Reading has always been a passion of mine, but I am far from a discriminating bookworm.
I’ve read classics, like Wuthering Heights, All Quiet on the Western Front, and the Grapes of Wrath. But given the choice between Huckleberry Finn and Marie Claire, or the latest Nicholas Sparks book and Harper’s Bazaar, I’m sticking with the one that will tell me all about “16 Berry Lipglosses You Need to Try This Fall!”
You know that old saying? (Probably not, because I made it up just now:) What’s the only thing better than one book? Two books. What’s the only thing better than two books? A shiny new magazine.
Growing up, our local public library had a magazine swap. I never had anything to trade, but every week I would hungrily comb through the pile for women’s magazines. If I was lucky, there was a Seventeen. Once or twice, I found the holy grail - Vogue! - buried beneath a stack of Field & Stream. Once, I innocently brought home a Maxim with Carmen Electra on the cover that was promptly confiscated by my mother.
I would devour magazines whenever I could get my hands on them. I’d sneak copies of Good Housekeeping from my grandma’s closet or fish Southern Living out from beneath my mom’s bed. Smiling middle aged women rating the quality of their Swiffers and sharing their best recipes for potato salad just did it for me.
I’ve ripped pages from magazines at the dentist’s office, folded them, and stashed them in my bra while the hygienist scraped at my gums. (Once or twice I’ve given myself paper cuts in highly inconvenient places.) I’ve even stolen entire copies of US Weekly from the dentists office, smuggling them out under a cardigan.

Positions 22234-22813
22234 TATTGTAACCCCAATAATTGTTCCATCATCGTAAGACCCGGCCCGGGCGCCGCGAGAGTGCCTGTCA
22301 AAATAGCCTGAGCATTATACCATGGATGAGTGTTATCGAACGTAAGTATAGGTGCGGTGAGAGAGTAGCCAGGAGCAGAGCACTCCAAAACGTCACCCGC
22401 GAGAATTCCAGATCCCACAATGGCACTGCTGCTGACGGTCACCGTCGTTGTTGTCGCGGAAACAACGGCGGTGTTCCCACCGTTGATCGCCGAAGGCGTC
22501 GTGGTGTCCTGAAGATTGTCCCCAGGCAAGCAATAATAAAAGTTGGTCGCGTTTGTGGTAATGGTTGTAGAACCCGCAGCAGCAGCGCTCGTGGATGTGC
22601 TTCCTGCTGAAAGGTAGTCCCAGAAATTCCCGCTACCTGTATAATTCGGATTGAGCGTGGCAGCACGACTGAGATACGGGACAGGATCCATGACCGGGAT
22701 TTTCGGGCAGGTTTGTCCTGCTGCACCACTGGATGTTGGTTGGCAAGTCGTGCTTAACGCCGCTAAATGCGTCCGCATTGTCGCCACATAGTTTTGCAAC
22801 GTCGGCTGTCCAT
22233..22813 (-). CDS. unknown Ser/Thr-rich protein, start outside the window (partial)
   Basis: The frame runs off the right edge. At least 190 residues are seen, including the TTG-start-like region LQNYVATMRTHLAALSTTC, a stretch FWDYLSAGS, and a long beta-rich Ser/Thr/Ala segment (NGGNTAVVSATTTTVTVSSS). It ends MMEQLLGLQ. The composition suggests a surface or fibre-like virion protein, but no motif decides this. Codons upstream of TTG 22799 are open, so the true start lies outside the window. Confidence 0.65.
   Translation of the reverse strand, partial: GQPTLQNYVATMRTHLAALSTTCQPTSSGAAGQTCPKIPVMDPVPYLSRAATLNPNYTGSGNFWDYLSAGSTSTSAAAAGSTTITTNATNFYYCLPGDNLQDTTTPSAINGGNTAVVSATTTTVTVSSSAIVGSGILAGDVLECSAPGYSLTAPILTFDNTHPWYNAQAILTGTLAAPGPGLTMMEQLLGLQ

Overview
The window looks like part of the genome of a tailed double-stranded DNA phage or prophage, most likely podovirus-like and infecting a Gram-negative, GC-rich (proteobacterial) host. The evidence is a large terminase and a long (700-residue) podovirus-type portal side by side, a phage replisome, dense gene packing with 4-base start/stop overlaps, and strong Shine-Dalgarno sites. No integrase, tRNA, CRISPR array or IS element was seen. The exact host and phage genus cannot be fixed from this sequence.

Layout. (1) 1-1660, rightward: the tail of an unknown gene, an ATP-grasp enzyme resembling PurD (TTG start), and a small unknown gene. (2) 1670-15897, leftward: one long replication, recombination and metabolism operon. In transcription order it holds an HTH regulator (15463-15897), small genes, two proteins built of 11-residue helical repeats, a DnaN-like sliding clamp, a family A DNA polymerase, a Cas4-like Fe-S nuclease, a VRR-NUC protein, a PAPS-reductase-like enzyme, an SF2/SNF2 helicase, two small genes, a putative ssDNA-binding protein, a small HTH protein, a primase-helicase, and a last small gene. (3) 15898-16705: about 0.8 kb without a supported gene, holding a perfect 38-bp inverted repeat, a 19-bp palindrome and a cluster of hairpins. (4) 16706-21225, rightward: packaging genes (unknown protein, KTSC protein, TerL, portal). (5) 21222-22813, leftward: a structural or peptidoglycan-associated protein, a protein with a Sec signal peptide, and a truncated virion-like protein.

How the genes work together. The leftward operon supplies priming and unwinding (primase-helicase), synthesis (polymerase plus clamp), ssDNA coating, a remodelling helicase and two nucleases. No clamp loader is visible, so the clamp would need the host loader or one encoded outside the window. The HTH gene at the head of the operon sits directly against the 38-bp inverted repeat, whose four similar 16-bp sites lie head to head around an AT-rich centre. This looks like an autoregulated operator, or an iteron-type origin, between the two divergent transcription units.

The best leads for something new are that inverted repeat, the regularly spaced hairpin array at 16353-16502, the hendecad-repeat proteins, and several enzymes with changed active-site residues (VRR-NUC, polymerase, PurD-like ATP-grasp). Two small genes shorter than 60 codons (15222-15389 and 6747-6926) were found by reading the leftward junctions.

What do I do with these magazines?
As a kid, it was a mix of really weird things. I’d shred Seventeen to pieces, chopping out pictures of women I wanted to look like. I started a mural on supermodels on the inside of my sliding closet doors - the idea being that if I ate too much for dessert, I would close myself in the closet and stare at this wall of skinny people as punishment. (This proved ineffective for two reasons: 1) I just really love food. 2) Standing in the dark, squinting at tiny pictures of Keira Knightley was more of a strain to my eyes than my willpower.)
Sometimes, if the magazine was in really nice condition or my scissors were downstairs and I was too lazy to go get them, I’d flip through with a Sharpie and christen each model and celebrity with a new name. I’d sign their autograph in the corner of each page, trying loopy handwriting for one and barely legible chicken scratch for the next. The more hyphenated and Russian-sounding their last names were, the better.
As a teenager, I stuck to tearing out wild patterns and vintage fashion photos that I’d use to create collages across my bedroom wall. My first apartment featured a large, incongruent mural dedicated to historic influences on fashion and art, artsy clippings of brick walls and warehouses, and sad photographs of Marilyn Monroe.
Even now, as I realize that constructing large magazine clipping collages on my wall is something best left in my college years, I continue to rifle through those glossy pages and rip out what interests me. Now I stack these loose pages and hoard them for an unknown purpose.
Who knows when I might need a youthful photograph of Natalie Portman wrapped in tulle? What if someday I face a life-or-death situation for which an artsy Marc Jacobs ad is the only solution!?
For now, my towers of magazine clippings fit under my bed. In the future, I envision teetering stacks all over my home that sway dangerously every time one of my many cats brushes against them.